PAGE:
Yes, this is about much more than the Mill Pond.

As you can see in this map, the watershed encompasses parts of South Milwaukee, Oak Creek, Franklin, Greenfield, Cudahy and Milwaukee, including the southern part of Mitchell International Airport. Of course, Milwaukee County is a key player here, as so much of the watershed in South Milwaukee is parkland, as is the Milwaukee Metropolitan Sewerage District. And so are the passionate and dedicated local groups who have made the Oak Creek watercourse and the Mill Pond their mission: the Friends of the Mill Pond and Restore the Lagoon. Both should get credit for the work they’ve done to invest in watercourse and Mill Pond health.

All are partners in this effort. All are welcome at the table.

Earlier this month, Milwaukee County Supervisor Pat Jursik and I organized a meeting of these and other key watershed stakeholders to begin dialog around doing an Oak Creek watershed study. The meeting provided the Southeastern Wisconsin Regional Planning Commission — which would conduct the study in partnership with a third-party group focused on education and outreach – with feedback on just what the planning effort should entail. Now, SEWRPC will be coming back to us in coming weeks with a scope of work and cost estimates for what will likely be a two-year study.

Indeed, these restoration plans are no small undertaking.

They are comprehensive efforts that take a scientific approach to watershed health, ultimately delivering clear recommendations around the environmental, aesthetic, engineering and recreational enhancements we need to make to Oak Creek.

Such a comprehensive watershed plan hasn’t been done in almost 30 years, and I’d argue we can not — nor should not — spend significant dollars in improving the health and vibrance of this waterway without having the scientific data and community input that this process will yield. A plan will also give clear recommendations and cost estimates for projects up and down the creek, and then we can move ahead with the heavy lifting necessary to make improvements.

Of course, this approach will include a detailed look at options for the Mill Pond and the dam. It has to.

Should the dam stay? Should it go? Is there some middle ground? And, if it does stay, what might that area look like? My vision: Ice skating in the winter, paddle boats and kayaks in the summer, buying ice cream and hot chocolate at the Warming House, more accessible and higher quality fishing, nature trails, a clear connection with downtown. But that’s just my vision.

We need a collaborative approach here – one informed by what the study. Doing it this way will ensure we know how improvements to one part of the creek impact the entire watershed, the pond and dam included. It will force answers to some hard questions. It will get us thinking about the broader picture, about how upstream changes might impact the creek downstream, and vice versa.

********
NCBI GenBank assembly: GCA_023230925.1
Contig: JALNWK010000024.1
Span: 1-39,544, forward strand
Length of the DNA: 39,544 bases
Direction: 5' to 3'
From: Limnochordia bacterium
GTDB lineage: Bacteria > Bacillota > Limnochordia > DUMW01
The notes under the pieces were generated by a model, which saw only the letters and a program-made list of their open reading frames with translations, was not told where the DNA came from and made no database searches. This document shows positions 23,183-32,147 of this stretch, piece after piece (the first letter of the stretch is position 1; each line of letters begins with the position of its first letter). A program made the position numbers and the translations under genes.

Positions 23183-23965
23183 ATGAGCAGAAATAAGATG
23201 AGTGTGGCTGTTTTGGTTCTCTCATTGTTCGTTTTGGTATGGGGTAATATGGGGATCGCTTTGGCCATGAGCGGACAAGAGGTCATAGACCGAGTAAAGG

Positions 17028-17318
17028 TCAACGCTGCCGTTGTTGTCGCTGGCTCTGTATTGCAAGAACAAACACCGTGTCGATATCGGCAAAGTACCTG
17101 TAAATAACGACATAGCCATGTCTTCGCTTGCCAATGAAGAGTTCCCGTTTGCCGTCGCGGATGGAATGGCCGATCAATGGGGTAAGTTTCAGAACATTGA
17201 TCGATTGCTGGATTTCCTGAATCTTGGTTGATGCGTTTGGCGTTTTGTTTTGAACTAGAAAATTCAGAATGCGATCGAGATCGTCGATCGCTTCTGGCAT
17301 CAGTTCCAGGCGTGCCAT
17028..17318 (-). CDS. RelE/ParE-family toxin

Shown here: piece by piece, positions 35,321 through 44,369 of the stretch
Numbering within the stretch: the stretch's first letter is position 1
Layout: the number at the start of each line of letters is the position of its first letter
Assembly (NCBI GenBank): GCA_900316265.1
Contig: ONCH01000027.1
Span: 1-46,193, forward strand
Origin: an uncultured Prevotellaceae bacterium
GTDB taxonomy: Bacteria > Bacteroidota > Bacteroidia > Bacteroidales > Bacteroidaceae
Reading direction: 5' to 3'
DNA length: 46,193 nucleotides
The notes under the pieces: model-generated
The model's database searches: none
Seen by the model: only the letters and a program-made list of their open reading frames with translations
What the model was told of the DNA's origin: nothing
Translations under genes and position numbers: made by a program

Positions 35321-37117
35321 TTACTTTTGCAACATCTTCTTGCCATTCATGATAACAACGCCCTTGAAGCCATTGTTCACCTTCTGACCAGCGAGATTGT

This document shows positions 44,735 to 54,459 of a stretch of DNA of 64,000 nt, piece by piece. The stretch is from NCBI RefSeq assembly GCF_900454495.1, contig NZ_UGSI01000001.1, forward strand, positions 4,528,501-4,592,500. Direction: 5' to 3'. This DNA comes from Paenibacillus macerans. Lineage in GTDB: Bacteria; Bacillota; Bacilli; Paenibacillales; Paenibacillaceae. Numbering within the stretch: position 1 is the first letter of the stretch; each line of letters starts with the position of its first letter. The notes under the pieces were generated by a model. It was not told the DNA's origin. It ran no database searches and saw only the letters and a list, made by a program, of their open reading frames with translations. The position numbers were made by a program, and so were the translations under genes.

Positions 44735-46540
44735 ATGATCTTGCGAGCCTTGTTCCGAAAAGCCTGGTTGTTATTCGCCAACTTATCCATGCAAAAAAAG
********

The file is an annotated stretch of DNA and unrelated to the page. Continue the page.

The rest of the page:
Then, once we’ve begun to answer those questions, the real work starts.

Plans can’t sit on shelves and collect dust. We’ve all seen too many of those. This plan, any plan, needs the right people to act on its recommendations. It takes political will. That is why I promise to partner with other stakeholders to take the results of the study and push to bring its recommendations to life through investment in the watershed. We can’t go it alone. Nor should we.

It won’t be easy. It won’t be cheap. It won’t happen overnight.

But this approach will ultimately deliver what’s best for the entire watershed.

Supervisor Jursik started this work several years ago, and I give her significant credit for doing so. She is a passionate advocate for the South Shore and continues to provide strong leadership here.

Going forward, I’m proud to join her in playing a role to move us ahead … ultimately helping lead us to a more promising future for the entire Oak Creek Watershed, South Milwaukee included.

Stay tuned.


Filed under Mill Pond, Milwaukee County, Oak Creek, Parks, South Milwaukee

South Shore Option 3.0: Local Economic Development Event Set For Monday

From Milwaukee County Supervisor Pat Jursik, the strongest advocate for the South Shore I know … I look forward to presenting on Monday and hope to see you there!

Supervisor Patricia Jursik, Chair of the Economic Development Committee for the Milwaukee County Board of Supervisors, along with the South Shore Chamber of Commerce, will host the 3rd Economic Development Forum, South Shore Option, featuring new and planned economic development projects in the Cities of St. Francis, Cudahy, South Milwaukee and Oak Creek, the four South Shore communities.

“Our South Shore is becoming one of the most dynamic areas in Milwaukee County for economic growth and development,” Supervisor Jursik said. The Forum will feature economic development presented by each of the city’s development managers. “It will be an informative program for citizens to hear not only from their own community but also the neighboring communities.” Developers will also be invited to gauge the dynamic opportunities available along the South Shore of Milwaukee County